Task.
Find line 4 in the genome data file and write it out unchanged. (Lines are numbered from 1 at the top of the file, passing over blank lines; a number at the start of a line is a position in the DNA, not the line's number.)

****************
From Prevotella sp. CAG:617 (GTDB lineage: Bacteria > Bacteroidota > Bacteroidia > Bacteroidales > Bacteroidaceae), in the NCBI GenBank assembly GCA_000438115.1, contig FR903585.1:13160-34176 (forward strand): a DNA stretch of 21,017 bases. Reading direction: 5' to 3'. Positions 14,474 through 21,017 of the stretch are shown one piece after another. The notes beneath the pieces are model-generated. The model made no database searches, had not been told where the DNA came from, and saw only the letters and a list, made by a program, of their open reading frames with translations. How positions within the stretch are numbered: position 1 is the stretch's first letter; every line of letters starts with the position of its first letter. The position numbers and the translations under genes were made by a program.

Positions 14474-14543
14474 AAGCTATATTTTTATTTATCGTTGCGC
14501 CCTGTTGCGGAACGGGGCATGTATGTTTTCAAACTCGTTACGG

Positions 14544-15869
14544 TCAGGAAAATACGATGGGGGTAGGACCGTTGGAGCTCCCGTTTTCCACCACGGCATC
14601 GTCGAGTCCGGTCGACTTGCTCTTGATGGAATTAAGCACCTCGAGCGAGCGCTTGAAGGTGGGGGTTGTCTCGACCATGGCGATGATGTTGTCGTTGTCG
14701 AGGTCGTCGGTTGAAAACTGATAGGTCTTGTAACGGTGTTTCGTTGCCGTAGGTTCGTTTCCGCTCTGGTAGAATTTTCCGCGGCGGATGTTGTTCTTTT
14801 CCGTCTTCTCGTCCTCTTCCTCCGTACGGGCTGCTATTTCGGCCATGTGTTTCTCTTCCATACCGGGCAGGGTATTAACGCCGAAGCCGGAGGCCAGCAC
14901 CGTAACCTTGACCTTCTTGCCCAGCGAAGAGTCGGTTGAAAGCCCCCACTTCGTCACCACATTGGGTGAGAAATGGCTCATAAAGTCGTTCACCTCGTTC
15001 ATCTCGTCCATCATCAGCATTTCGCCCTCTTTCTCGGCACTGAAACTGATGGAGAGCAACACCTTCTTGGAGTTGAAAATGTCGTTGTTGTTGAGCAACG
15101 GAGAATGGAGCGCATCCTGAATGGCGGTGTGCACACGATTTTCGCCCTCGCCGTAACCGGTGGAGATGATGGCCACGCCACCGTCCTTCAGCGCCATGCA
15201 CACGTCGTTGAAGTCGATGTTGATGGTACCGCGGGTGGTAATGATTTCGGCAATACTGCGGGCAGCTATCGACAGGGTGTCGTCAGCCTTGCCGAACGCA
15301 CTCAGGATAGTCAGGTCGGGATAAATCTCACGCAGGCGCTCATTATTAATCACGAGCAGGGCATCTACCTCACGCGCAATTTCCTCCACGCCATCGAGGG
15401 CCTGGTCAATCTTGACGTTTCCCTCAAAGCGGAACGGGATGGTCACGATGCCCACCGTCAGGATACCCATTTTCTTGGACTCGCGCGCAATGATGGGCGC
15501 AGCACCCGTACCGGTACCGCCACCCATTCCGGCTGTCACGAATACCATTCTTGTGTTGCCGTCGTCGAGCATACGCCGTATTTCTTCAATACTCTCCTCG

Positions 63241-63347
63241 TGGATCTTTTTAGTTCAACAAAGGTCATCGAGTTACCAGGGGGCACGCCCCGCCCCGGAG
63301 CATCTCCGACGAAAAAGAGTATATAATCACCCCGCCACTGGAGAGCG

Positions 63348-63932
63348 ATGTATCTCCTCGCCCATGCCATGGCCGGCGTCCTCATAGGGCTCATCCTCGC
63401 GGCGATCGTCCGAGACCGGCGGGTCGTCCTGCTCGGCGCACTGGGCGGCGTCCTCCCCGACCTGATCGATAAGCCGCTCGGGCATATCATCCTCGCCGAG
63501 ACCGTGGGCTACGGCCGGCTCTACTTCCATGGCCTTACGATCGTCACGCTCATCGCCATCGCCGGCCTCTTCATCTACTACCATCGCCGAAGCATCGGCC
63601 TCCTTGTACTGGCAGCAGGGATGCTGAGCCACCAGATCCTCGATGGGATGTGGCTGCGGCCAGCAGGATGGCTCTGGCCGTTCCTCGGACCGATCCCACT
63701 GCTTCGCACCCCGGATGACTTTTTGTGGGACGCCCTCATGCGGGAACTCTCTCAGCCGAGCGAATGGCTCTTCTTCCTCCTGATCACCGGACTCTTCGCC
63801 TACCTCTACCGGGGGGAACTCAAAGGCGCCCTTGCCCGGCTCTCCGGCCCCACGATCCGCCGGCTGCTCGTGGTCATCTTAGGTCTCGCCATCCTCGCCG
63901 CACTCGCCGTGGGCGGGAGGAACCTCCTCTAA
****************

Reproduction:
14501 CCTGTTGCGGAACGGGGCATGTATGTTTTCAAACTCGTTACGG